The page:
Ryan Tillema scored 32 points, including eight 3-pointers to lead the Phoenix
(14-4, 8-9 Horizon) and Green Bay snapped a 5-game losing streak.
In Milwaukee, the Panthers snapped a 3-game losing streak, knocking off Loyolla 68-53. Paige Paulsen and Ricky Franklin scored 16 points each for the Panthers.
Packers fans are waiting for official word on Brett Favre's future and they're still waiting.
For a short time on Thursday, fans visiting the teams official website, packers.com, saw a page that was reporting Brett Favre's retirement from football. That site was soon pulled and team officials said an error was made. The page was created just in case Favre announced his retirement.
But as of now, Favre's future is still unknown, and the Packers will try to make sure no more surprises take place like the one that turned their world upside down for a few hours on Thursday afternoon.
The news that turned out to be no news, provided material for talk shows around the country for the rest of the day and beyond.
The Michigan Wolverines (16-11, 9-8 Big Ten) led by 18 points at half time and by as many as 20 points early in the second half, but couldn't hold it.
The Wisconsin Badgers won their 5th straight game, coming from behind to beat the Wolverines 69-67 in Ann Arbor.
The Badgers hit just one three pointer in the first half, but buried 9 long shots in the 2nd half to lead the comeback.
Jolene Anderson had 14 to lead the Badgers. Wisconsin improved to 16-11 overall and tied Michigan at 9-8 in Big Ten play.
The Wisconsin Tobacco Quit line has seen a record number of callers this year. Rob Adsit, U-W Center for Tobacco Research and Intervention, says the quit line has received 20,000 calls in January and February. Compare that to 9,000 for an entire year typically. He attributes this unprecedented growth to several factors.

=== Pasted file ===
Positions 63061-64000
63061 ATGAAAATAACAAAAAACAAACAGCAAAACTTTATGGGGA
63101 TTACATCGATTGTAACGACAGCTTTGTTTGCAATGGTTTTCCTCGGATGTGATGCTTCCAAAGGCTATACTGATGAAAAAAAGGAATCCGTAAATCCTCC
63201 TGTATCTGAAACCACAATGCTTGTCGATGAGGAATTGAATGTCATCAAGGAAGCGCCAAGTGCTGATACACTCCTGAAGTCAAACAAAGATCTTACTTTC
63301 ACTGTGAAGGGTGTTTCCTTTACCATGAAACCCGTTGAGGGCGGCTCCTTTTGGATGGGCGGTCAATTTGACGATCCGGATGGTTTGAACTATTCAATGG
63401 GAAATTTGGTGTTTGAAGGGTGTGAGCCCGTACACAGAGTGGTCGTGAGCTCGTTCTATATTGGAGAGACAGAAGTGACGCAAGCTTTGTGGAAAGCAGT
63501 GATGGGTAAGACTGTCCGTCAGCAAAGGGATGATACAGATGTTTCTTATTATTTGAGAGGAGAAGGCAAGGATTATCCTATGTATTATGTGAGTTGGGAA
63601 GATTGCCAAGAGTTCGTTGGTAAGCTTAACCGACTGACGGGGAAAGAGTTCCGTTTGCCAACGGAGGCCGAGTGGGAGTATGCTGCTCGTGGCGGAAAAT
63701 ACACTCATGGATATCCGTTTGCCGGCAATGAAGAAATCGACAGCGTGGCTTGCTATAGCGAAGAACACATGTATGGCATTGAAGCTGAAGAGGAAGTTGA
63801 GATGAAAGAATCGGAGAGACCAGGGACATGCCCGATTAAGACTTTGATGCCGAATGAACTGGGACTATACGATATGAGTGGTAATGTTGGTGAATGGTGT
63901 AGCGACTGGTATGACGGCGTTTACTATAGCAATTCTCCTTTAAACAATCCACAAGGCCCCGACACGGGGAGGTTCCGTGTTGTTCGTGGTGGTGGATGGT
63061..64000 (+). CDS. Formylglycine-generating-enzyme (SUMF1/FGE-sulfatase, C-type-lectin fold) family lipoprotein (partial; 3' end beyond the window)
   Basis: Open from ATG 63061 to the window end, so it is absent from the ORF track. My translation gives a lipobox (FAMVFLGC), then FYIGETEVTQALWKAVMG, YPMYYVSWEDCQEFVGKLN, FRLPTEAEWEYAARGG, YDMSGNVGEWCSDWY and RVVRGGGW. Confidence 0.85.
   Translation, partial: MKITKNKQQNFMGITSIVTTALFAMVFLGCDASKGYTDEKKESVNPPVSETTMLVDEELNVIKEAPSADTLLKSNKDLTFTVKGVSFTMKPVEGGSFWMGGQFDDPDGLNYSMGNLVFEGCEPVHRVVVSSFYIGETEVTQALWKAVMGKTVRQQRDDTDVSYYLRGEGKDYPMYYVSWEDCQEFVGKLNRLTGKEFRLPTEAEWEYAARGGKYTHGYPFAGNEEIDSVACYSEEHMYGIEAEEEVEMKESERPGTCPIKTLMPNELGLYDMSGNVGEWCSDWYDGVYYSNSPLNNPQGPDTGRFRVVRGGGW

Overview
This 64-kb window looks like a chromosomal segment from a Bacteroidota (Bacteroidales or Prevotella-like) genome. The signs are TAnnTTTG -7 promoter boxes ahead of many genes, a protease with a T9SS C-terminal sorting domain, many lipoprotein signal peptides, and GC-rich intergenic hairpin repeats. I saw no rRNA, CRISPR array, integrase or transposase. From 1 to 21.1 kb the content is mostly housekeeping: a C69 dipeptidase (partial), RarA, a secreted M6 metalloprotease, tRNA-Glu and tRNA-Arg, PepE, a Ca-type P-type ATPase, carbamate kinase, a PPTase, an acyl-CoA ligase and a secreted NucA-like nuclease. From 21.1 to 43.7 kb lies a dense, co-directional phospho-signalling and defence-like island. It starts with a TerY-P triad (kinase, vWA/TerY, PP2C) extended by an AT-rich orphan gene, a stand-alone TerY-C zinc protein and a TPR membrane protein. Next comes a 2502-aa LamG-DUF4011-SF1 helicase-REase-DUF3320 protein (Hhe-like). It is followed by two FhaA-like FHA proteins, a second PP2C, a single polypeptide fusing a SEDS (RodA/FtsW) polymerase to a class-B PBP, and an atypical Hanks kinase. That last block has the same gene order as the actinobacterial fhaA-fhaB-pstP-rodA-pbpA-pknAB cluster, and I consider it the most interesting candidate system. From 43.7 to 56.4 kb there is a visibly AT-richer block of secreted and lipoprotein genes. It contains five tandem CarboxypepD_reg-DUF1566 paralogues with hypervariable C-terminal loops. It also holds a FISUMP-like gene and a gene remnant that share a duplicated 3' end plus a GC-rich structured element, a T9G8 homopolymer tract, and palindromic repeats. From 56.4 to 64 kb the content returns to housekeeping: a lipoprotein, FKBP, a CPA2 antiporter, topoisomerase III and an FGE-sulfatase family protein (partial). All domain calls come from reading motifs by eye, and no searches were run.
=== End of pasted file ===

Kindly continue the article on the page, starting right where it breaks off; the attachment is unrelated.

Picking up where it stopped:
The quit line began offering nicotine replacement therapy sent directly to people's homes, a new program this year. Also, smoking become more costly in Wisconsin, as the tax on cigarettes went up a dollar per pack on January 1, 2008. Finally, January is the time for New Year's resolution often involving health. Adsit calls these reasons "a perfect storm".
The Wisconsin Tobacco Quit line runs 365 days a year. Counselors fluent in different languages are available at 1-800-quit-now.
The Assembly approves virtual school legislation that increases the size of an enrollment cap.
The latest version of the legislation would set an enrollment cap at about 8,700 students. State Representative Brett Davis (R-Oregon) says it gives the Governor what he asked for, because it includes a cap and a study of the financial impacts of virtual schools.
However, State Representative Marlin Schneider (D-Wisconsin Rapids) says Republicans were wasting their time with the bill. Speaking during an early morning floor debate on the bill, he "guaranteed" Republicans that the Governor would veto the bill if it makes it to his desk.
The Senate approved a version last week that sets the cap at about 3,500 students, which is the version supported by the Governor. State Representative John Nygren (R-Marinette) says that bill would lock out students. He says the version passed by the Assembly this time around set a more realistic cap on the programs.
The bill passed on a 53-44 vote.